Definitely. My pick for one book by Heinlein (to actually read) is The Moon is a Harsh Mistress (Stranger in a Strange Land is arguably more important to know about), and for Clarke is Childhood's End.

You definitely need a Le Guin on your list—either The Left Hand of Darkness or The Dispossessed (which was my pick for All Time Best Hugo Award Winner).

And yes, you need a book of short stories. The one E-DUB linked to is the one I was going to recommend.
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  #24  
Old 07-11-2017, 11:53 AM
Exapno Mapcase Exapno Mapcase is offline
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Quote:
Originally Posted by Chronos View Post
On the other hand, every edition of Asimov's I, Robot contains a note to that effect, with the result that a lot of readers of Asimov get introduced to Binder. It's hard to say what the net effect is.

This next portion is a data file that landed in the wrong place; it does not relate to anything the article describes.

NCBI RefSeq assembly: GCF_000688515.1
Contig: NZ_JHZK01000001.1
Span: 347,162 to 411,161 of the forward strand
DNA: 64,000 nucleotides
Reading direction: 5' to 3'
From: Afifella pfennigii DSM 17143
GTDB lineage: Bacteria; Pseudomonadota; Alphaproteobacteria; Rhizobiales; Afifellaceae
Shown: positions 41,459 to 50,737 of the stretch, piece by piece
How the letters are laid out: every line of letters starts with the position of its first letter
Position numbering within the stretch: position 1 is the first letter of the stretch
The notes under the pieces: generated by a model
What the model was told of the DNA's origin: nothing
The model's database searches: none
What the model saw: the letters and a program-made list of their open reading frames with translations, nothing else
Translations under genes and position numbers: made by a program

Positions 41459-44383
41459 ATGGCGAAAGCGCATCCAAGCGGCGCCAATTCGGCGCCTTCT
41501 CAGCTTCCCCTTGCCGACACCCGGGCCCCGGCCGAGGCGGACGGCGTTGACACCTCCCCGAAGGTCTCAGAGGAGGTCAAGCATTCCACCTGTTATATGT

EDIT: That was in response to Exapno Mapcase.
Today, maybe. The first edition definitely did not. The editions for the next several decades didn't.

Adam Link - Robot wasn't collected until 1965, with new printings in 1968 and 1974. A larger collection didn't appear until 2009. Binder was in near total obscurity over all that time.

His name gets tossed around today because of Joe Orlando's adaption of three Adam Link stories in EC comic books. But those were issued just before the company folded its comics line and dropped everything but Mad, so I bet they are better know today than in the mid-50s.

The originals hold up better than the silly stories that make up Asimov's I, Robot. The Caves of Steel and The Naked Sun were more adult, but I haven't reread them yet so I don't know how well they hold up.
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  #25  
Old 07-11-2017, 12:04 PM
Exapno Mapcase Exapno Mapcase is offline
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Quote:
Originally Posted by Thudlow Boink View Post